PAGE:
Remarks at a UN Security Council Open Debate on the Situation in the Middle East (via VTC)

Ambassador Kelly Craft
Permanent Representative
U.S. Mission to the United Nations
New York, New York
October 26, 2020


Thank you, Mr. President. Thank you, Deputy Foreign Minister, and thank you, Special Coordinator Mladenov, as always, for your briefing. You have provided a very informative report and we applaud you and your team’s efforts to keep this Council fully briefed. I would also like take a moment at the outset to wish Saeb Erekat, politician, lead Palestinian negotiator, and an architect of the Oslo Accords, a speedy recovery from COVID-19.

Once again, we find ourselves in the Council debating the Israeli-Palestinian conflict, and members states will read statements packed with the same rhetorical fodder of hundreds of statements before them. It’s time to stop this unproductive practice. Jews and Arabs are Abraham’s children, they share Middle Eastern ancestry, culture and history, and deserve a future of peace as the cousins they are.

As the Council is aware, just a few weeks ago, the United States co-hosted an informal dialogue with the Security Council to discuss the historic Abraham Accords. Senior Emirati and Bahraini officials joined Senior Adviser Jared Kushner to provide more details on these arrangements and to showcase what’s possible when leaders make courageous and bold decisions that advance the cause of peace.

As the discussion highlighted, opening direct ties between these three dynamic societies and advanced economies has incredible potential to transform the region. Normalization will spur economic growth, enhance technological innovation, foster interfaith dialogue, and forge closer people-to-people relations. And just last week, President Trump announced another historic breakthrough with Sudan also agreeing to normalize relations with Israel. For years, Sudan harbored the very terrorists – Al Qaeda affiliates, Hizbollah, and Hamas, who threaten people around the world and who wanted to destroy Israel – and today, their leaders announced a peace agreement. The conversation in the region is changing. As the President said, a new chapter is beginning.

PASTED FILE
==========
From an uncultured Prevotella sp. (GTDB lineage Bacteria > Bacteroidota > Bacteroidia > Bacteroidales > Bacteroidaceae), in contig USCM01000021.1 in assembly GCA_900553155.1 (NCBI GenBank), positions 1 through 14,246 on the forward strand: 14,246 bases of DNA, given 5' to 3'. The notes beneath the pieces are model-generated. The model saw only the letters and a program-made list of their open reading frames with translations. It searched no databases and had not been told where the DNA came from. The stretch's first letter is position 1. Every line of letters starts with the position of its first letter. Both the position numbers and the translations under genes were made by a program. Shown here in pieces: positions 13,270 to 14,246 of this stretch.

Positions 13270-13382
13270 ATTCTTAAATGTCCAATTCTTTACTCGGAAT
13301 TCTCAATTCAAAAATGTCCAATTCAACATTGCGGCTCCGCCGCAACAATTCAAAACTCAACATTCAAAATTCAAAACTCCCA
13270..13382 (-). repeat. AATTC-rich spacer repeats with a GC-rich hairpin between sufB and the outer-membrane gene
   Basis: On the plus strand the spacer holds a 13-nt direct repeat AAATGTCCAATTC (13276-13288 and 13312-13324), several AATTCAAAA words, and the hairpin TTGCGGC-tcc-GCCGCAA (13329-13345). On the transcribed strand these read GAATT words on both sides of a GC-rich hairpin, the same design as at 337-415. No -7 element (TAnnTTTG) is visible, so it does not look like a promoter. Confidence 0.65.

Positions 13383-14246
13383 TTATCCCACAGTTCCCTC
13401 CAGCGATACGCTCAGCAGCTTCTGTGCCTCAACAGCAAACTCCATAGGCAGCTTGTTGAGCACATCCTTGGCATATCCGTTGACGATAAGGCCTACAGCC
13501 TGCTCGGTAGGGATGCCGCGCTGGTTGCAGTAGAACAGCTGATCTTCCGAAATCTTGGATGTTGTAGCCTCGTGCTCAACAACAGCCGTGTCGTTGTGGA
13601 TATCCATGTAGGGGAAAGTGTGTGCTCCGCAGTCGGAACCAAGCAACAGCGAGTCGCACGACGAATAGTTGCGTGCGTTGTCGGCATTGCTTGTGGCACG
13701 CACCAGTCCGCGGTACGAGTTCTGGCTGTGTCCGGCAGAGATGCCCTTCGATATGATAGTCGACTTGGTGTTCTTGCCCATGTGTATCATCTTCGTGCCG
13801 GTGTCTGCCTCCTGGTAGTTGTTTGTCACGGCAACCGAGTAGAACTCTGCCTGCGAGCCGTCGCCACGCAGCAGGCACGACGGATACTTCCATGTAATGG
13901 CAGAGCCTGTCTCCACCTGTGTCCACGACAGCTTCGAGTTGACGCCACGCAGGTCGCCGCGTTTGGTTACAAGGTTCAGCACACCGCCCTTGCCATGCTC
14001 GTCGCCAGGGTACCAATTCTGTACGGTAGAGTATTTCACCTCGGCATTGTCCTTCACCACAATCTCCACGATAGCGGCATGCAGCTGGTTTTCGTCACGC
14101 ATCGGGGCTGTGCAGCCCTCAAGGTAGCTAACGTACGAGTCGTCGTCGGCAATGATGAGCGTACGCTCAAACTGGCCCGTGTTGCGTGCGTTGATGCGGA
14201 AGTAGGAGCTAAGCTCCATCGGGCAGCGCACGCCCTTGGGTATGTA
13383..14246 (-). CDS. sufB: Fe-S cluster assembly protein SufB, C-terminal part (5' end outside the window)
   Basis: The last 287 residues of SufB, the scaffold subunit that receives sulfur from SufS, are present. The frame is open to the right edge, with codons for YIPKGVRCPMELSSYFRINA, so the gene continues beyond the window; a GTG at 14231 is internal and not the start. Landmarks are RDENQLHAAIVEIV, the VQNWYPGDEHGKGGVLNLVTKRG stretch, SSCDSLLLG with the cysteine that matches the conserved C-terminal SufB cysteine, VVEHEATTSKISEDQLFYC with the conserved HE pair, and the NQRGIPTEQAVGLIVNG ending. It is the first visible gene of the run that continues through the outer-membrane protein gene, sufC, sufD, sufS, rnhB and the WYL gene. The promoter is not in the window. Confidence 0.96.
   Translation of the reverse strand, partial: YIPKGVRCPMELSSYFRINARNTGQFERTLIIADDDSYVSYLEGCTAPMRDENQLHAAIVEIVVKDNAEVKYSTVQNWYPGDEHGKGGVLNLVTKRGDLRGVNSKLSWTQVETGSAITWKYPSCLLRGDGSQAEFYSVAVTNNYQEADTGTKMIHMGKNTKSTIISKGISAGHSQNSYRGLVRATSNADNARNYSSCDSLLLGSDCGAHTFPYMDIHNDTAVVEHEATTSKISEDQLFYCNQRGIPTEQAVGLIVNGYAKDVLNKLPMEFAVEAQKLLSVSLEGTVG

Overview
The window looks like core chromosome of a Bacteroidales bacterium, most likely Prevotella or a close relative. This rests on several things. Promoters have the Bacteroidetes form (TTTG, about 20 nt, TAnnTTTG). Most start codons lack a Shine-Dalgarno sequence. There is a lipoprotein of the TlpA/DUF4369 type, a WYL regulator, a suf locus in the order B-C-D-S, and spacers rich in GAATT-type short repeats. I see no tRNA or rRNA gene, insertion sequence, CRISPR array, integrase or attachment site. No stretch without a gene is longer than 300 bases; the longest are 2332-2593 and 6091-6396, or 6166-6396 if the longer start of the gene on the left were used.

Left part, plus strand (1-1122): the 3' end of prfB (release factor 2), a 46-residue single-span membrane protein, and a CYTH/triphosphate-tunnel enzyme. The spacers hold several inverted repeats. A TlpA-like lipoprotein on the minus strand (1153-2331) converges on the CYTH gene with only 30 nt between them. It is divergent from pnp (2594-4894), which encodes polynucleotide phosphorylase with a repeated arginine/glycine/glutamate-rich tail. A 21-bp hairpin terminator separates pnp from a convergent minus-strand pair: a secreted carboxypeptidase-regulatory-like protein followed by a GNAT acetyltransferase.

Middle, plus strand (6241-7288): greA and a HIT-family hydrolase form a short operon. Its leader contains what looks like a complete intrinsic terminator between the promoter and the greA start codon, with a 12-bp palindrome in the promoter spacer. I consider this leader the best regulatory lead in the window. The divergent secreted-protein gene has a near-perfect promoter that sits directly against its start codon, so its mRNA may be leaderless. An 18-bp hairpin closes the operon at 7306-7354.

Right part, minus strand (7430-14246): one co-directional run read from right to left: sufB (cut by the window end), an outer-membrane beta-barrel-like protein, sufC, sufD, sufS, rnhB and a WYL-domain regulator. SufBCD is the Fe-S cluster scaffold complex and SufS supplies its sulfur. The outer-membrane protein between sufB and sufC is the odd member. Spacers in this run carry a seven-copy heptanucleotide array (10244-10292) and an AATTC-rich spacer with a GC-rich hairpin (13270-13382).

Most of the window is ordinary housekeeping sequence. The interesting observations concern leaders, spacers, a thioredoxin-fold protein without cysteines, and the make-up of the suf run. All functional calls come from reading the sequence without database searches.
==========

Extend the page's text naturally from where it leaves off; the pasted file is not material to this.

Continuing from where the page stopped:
The simple truth is that the Council repeats decades-old approaches to this conflict each month that go nowhere. Many UN Member States are trapped in stale policies and narratives that will always fail to bring peace. President Trump’s bold diplomacy and rejection of failed, conventional attitudes lies at the heart of the successful Abraham Accords. His willingness to approach things differently led to a historic breakthrough – the most significant step toward peace in the Middle East in more than 25 years.

It is this same creative, realistic, and fresh thinking that led to the President’s Vision for Peace. We encourage our regional partners and the members of this body to thoughtfully consider the United States Vision for Peace and to play a constructive role in encouraging direct negotiations between the Israelis and the Palestinians on its basis. Unlike past efforts, this Vision is detailed, realistic, and implementable. We put great, immense thought and consideration drafting the Vision for Peace. Agreements are about details, and this plan has them. Like them – or don’t like them and offer alternatives – but deals are made in the details. This is why we have encouraged the Palestinians to offer their position by utilizing the Vision and bringing their perspectives to the negotiating table. The table has been set for two, and peace is within reach.